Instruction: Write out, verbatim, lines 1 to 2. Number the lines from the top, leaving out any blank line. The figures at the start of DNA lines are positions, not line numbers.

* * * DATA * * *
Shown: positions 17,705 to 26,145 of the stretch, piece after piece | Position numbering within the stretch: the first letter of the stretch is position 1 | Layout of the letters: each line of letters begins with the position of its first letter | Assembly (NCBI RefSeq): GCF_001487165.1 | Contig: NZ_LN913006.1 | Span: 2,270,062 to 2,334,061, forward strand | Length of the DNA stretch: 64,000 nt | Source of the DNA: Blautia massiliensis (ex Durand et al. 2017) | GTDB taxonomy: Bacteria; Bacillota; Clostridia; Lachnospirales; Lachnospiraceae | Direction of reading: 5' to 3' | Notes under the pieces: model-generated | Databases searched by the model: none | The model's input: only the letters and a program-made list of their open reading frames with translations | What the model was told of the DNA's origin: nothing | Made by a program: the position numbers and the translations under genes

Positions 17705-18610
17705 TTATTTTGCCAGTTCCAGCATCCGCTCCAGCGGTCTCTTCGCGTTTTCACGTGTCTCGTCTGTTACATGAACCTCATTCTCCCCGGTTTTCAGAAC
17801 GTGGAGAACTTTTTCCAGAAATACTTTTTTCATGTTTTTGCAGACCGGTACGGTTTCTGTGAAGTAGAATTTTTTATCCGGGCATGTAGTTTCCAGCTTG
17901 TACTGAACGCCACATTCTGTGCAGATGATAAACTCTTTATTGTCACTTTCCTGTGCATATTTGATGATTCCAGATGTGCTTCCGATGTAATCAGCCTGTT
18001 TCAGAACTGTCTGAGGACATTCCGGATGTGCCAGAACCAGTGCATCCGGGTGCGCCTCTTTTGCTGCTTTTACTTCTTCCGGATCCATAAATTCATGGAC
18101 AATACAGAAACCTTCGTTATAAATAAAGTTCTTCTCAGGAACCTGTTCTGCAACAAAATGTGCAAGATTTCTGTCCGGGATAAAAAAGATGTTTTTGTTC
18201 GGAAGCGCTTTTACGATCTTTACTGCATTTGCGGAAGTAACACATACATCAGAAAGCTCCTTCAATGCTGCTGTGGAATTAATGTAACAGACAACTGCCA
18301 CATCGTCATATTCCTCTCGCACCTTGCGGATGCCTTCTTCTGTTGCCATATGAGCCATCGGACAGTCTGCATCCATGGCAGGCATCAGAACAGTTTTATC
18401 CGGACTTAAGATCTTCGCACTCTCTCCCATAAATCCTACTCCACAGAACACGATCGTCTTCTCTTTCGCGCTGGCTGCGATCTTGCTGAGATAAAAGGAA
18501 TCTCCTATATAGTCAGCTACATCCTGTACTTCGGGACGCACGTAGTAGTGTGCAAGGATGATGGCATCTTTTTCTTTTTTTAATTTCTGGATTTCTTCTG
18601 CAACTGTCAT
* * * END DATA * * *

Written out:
Shown: positions 17,705 to 26,145 of the stretch, piece after piece | Position numbering within the stretch: the first letter of the stretch is position 1 | Layout of the letters: each line of letters begins with the position of its first letter | Assembly (NCBI RefSeq): GCF_001487165.1 | Contig: NZ_LN913006.1 | Span: 2,270,062 to 2,334,061, forward strand | Length of the DNA stretch: 64,000 nt | Source of the DNA: Blautia massiliensis (ex Durand et al. 2017) | GTDB taxonomy: Bacteria; Bacillota; Clostridia; Lachnospirales; Lachnospiraceae | Direction of reading: 5' to 3' | Notes under the pieces: model-generated | Databases searched by the model: none | The model's input: only the letters and a program-made list of their open reading frames with translations | What the model was told of the DNA's origin: nothing | Made by a program: the position numbers and the translations under genes

Positions 17705-18610